Although the traditional Sabbath provisos of Judaism severely restrict "work", even household tasks like cooking, I've been inclined to view and practice these activities as opportunities to practice Mindfulness in action during the day. In fact, as I wrote recently (Your MMM Courtesy Wake Up Call: Working It) I've found that approaching the activities of daily life as meditations is extremely useful. Concentrating one's attention on the physical and sensory experience of preparing food, cooking, cleaning, dusting, sweeping, mopping etc., not only is an excellent way of extending Practice beyond the meditation cushion -- it gets the job done. So during the course of my Days of Mindfulness, periods of sitting and walking meditation are broken up at meal time with an hour or so of food preparation, cooking, eating and cleaning up. A couple of the weeks I added a period of housecleaning as well -- and I took time to engage in one of my new found meditation delights. I took a nap. (Scanning my body and following my breath, until "I" didn't.)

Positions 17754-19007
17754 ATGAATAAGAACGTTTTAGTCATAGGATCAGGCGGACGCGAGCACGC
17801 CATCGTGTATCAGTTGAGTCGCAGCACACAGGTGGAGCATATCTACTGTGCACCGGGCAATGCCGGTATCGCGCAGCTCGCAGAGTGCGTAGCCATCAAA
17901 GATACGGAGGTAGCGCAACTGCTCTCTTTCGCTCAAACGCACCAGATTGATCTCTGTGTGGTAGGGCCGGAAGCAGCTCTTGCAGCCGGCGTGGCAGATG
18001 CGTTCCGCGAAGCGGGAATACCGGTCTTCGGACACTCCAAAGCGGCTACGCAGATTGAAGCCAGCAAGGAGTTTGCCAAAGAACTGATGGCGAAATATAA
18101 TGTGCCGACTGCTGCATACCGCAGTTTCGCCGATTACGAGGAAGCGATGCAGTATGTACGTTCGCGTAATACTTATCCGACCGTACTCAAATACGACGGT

Each week's Day of Mindfulness has been a bit different. Last week, I found myself gravitating toward the Sesshin format of Valley Zendo, sitting a four hour block consisting of periods of 50 minutes of meditation on the cushion followed by 10 minutes of walking meditation in the morning, and doing that for another four block later in the day. Having spent many days in intensive retreat over the years (sometimes sitting as much as 12 hours a day), it came pretty naturally.
Your own Day of Mindfulness certainly doesn't have to be that hard-core. If you are doing this alone, you may even include periods of listening to recorded talks or reading Dharma books. If you are practicing with friends, the Silence could also be broken with a discussion of a recorded talk or reading. The main idea is to take a break from work and the habits of mental and physical activity that constitute your usual life -- and devote it exclusively to your Spiritual Practice. Although I am now doing this each week, even a one time or periodic Day of Mindfulness can have great value in deepening your own Practice.
For me, the Bodhisattva Vow is my fundamental commitment. At a time that we human beings seem to be making a mess of things, harming ourselves, one another, and the Web of Interdependent Beings that constitute Life on Earth, I am committed to getting my act together as best I can so I can help alleviate the suffering I see around me. ( I wrote about this in Your MMM Courtesy Wake Up Call: Mission Impossible )
Or maybe I just need more peace and quiet in my life. I dunno.
What do you think? Are you ready to give it a rest, buddhy?